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In order to save on some tokens, I put configuration number values into a string and then parsed that string. I then tried to use one of the values as a table key and it barfed on me.

Turns out, even though math functions recognize a string number as a number, using it as a table key will fail. You need to convert that string number into a integer for it work as a table key. My solution was to just add zero to number and it turned out okay.

t={"apple","orange","line"}
a="1"

printh(a+10) -- good, returns 11 (integer)
printh(t[a]) -- bad, returns FALSE

a+=0
printh(t[a]) -- good, returns "apple" as expected

All in all, it makes sense but I had never come across this before somehow. But seems kind of weird that Lua will let you be lazy with numbers for math but not for other things.

P#62615 2019-03-06 15:51

Tonum() may be what you need.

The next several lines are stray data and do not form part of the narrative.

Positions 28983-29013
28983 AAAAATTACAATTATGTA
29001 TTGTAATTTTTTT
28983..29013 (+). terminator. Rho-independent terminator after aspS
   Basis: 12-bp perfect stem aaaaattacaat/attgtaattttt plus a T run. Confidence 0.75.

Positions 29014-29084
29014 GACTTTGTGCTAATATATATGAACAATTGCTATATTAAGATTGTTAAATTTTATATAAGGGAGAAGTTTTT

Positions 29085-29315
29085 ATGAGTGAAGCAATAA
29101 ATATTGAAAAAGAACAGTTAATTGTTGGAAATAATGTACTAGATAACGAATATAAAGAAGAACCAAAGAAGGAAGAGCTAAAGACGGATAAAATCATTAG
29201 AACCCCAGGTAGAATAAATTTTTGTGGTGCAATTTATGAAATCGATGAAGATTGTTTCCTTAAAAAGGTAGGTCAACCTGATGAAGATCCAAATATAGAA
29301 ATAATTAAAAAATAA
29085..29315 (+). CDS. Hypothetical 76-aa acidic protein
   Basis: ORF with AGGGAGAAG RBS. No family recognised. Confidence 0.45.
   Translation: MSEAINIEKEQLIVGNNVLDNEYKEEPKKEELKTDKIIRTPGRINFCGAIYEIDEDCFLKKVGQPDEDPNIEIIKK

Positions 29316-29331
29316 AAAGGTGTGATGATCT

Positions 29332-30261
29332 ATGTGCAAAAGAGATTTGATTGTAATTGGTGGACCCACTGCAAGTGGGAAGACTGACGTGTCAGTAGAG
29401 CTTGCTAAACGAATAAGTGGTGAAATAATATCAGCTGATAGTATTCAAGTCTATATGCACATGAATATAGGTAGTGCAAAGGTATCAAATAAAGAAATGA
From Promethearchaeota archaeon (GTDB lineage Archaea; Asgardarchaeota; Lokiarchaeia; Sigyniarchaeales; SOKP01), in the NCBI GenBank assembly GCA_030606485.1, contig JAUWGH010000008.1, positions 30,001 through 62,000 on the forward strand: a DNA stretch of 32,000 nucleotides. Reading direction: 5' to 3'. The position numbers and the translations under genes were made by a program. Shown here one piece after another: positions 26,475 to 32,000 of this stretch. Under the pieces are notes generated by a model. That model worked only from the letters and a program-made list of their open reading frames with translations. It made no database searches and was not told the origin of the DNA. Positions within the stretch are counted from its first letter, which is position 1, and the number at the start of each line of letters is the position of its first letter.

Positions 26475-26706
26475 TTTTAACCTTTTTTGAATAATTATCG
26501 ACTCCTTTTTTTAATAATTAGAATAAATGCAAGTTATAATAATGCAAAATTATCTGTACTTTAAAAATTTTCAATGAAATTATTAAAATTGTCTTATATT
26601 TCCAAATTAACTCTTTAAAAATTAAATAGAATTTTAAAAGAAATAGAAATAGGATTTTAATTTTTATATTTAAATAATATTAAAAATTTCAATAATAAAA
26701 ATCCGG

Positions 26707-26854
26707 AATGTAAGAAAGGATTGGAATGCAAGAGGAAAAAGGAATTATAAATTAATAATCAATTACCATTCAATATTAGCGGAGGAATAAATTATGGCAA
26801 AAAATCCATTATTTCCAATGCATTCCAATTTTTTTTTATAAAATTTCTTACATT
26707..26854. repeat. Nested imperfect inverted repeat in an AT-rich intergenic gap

https://pico-8.fandom.com/wiki/Tonum
I think that it is called automatically when you do math on a string. My guess at least.

P#62617 2019-03-06 16:05

@morningtoast
I think it might help to keep in mind that, in Lua, any type (excluding nil) can be a key in a table: number, string, table, or even a function. So there's no way the interpreter would be able to assume you wanted to implicitly convert a string to a number in that case.

P#62621 2019-03-06 17:11 ( Edited 2019-03-06 17:12)

Yep, that's the answer. Arithmetic can only be done on numbers, so Lua will assume you want to convert it to a number and coerce it for you. (If you think about it, the same thing happens if you try to print a number or concatenate a string with a number; the number will silently be coerced into a string.) Table keys are not restricted on type, so Lua can't assume anything.

You can, of course, do the conversion yourself in the table's metatable.

t={"apple","orange","line"}
a="1"

t.__index=function(self,key)
 local k=tonum(key)
 if k>0 and k<=#self then -- this is needed since we don't have rawget()
  return self[k]
 else
  return nil
end
setmetatable(t,t)

printh(t[a]) -- good, prints "apple"

Sidenote: I do think it's a little weird that printh(nil) prints "false" and not "[nil]" like print(nil) does.

Edit: I forgot that we need to take care of non-valid numerical indices ourselves (so we don't get stuck in an infinite lookup loop), since we don't have rawget() in pico-8.

P#62650 2019-03-07 08:41 ( Edited 2019-03-09 23:58)

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